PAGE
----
« Reply #8 on: March 10, 2021, 09:44:13 am »
I love Fred, he did have a big flaw - re: wives, but he was also diamond. Interesting guy and a great story teller.

My late grandad (maternal one, never knew the other) was a steel worker not steeplejack and 37 years older than Fred but he looked and dressed really like Fred minus the boiler suit (if Fred ever took it off?) and had the same Lancashire accent and turns of phrase, although my Grandad's was a bit thicker Lancashire (did Fred tone it down and talk posh for the cameras?). I love Fred and the content of those programs, but when I hear Fred's way of speaking it's like listening to my late grandad so for me it has that as an extra

If I'd questioned climbing a ladder without lifeline, sure my grandad would have said summut like  "eeeh, don't be such a mardy"

Edit: I did climb a ladder with some steeplejacks once years ago (they made me go last as I was unproven), to about 80m level on a 98 metre chimney, no lifeline or clipping anything. Did it without making a fuss or bother but definitely for me lots of "brown adrenaline" filling the trousers, wouldn't want to do that for a regular day-job, getting sweaty palms thinking about it
« Last Edit: March 10, 2021, 10:00:10 am by Cantclimbtom »
Expert in incompetent tomfoolery

Offline Pitlamp

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Re: Fred Dibnah - coal mining
« Reply #9 on: March 10, 2021, 11:19:26 am »

The chimney and the mill below it are architectural gems. The chimney itself is built on a gigantic cube of sandstone sourced from Cadshaw Quarry on the Bolton side of Darwen. I was told it was dragged the 2 miles there by a team of 70 horses. They didn't mess about in Victorian times.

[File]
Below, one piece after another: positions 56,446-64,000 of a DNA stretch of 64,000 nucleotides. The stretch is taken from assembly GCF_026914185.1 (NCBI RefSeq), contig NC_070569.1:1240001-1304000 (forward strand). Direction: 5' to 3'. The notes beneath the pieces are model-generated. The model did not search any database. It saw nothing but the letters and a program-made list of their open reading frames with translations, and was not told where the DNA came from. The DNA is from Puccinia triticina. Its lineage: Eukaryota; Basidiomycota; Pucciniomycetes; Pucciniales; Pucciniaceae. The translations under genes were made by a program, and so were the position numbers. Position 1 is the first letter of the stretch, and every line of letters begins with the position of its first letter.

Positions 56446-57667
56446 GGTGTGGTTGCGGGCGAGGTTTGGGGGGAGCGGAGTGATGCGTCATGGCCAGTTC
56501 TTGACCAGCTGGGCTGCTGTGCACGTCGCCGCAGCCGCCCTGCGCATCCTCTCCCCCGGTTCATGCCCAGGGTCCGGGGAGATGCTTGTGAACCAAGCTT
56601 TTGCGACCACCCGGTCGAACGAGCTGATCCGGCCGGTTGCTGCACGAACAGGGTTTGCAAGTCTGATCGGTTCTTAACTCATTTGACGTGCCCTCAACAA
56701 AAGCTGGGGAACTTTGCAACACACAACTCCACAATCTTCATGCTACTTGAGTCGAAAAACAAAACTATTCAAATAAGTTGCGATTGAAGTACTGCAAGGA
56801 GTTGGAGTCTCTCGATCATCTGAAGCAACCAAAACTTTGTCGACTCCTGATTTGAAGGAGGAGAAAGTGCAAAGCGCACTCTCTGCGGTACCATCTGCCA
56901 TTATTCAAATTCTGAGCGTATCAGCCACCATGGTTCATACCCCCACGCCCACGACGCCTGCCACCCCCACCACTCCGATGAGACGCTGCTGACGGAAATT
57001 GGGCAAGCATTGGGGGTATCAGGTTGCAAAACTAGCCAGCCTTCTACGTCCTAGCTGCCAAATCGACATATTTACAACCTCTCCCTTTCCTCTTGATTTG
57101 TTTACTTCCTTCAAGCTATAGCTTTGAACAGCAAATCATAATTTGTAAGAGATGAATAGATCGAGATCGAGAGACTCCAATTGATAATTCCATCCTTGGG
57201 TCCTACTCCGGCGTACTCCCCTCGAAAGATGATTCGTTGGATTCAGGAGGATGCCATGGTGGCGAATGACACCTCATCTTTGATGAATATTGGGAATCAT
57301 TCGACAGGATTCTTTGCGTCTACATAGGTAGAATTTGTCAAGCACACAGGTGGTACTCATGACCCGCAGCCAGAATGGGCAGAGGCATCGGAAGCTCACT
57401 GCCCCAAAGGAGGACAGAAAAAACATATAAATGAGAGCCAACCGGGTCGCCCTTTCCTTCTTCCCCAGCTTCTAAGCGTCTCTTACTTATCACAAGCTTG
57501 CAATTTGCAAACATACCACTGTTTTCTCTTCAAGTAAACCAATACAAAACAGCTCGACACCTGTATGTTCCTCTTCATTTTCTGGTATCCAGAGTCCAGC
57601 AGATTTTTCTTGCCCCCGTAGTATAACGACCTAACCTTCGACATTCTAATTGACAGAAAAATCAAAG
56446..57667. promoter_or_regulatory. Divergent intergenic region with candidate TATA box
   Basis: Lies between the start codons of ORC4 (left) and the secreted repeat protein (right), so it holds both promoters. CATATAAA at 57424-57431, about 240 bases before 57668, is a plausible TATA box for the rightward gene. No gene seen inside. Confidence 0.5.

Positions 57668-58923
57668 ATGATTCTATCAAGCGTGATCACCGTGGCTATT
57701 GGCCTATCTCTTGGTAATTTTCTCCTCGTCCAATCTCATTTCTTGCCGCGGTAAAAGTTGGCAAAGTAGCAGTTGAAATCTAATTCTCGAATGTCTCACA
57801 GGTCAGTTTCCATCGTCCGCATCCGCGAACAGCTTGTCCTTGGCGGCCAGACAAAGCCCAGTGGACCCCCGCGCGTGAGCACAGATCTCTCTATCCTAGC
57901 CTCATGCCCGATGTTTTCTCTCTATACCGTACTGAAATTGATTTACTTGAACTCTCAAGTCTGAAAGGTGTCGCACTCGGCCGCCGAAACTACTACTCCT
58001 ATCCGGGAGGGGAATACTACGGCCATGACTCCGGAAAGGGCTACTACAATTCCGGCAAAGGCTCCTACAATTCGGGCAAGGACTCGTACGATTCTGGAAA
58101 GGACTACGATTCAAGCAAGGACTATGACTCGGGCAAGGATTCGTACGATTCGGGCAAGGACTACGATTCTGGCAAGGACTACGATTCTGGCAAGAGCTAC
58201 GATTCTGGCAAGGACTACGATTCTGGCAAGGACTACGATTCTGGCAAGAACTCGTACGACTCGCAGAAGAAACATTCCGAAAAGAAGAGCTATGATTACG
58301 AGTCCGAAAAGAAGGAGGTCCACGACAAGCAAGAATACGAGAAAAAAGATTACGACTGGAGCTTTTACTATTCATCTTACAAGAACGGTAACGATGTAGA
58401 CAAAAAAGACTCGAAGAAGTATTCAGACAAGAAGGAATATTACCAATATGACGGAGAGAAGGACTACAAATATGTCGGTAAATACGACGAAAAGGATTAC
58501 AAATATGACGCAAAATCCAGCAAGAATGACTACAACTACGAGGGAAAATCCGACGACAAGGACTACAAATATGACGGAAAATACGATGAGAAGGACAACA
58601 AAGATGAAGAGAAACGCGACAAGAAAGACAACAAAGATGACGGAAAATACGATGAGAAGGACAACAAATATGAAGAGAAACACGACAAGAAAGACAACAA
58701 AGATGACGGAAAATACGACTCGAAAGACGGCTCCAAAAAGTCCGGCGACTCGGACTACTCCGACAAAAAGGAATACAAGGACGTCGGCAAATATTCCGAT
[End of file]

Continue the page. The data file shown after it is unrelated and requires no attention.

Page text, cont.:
It is a rather spendid consrtuction and a lovely sight when I run past Darwen Tower.


If I had a fiver for every time I've run past Darwen Tower I'd be a wealthy bloke.

Tony is right; Fred didn't need to act in any way; that was exactly how he was.

I once got invited to an evening event at an engineering society's gathering (as a mate of mine who was a member had a spare ticket). It was in a big hall which was packed with very well qualified professional engineers. I remember looking around at one point and marvelling at so many experts absolutely spellbound by what this scruffy Bolton bloke was talking about. He was held in high regard by them. The thing was, I know very little about engineering but Fred explained thing in a way that even I could easily understand. He was very humorous and entertaining at the same time. Fred was also very handy with a pint glass.

Offline Paul Marvin

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Re: Fred Dibnah - coal mining
« Reply #10 on: March 10, 2021, 05:50:48 pm »
My Favourite was when he was dropping a cooling tower with his burning props technique,  stood up close watching right until it literally started falling down then running away papping a old bicycle horn. Or maybe stopping halfway up the longest ladder in the world and getting his flask out and a fag . Brilliant !   :bow:
I dont know where I am going, but will know where I am when I get there.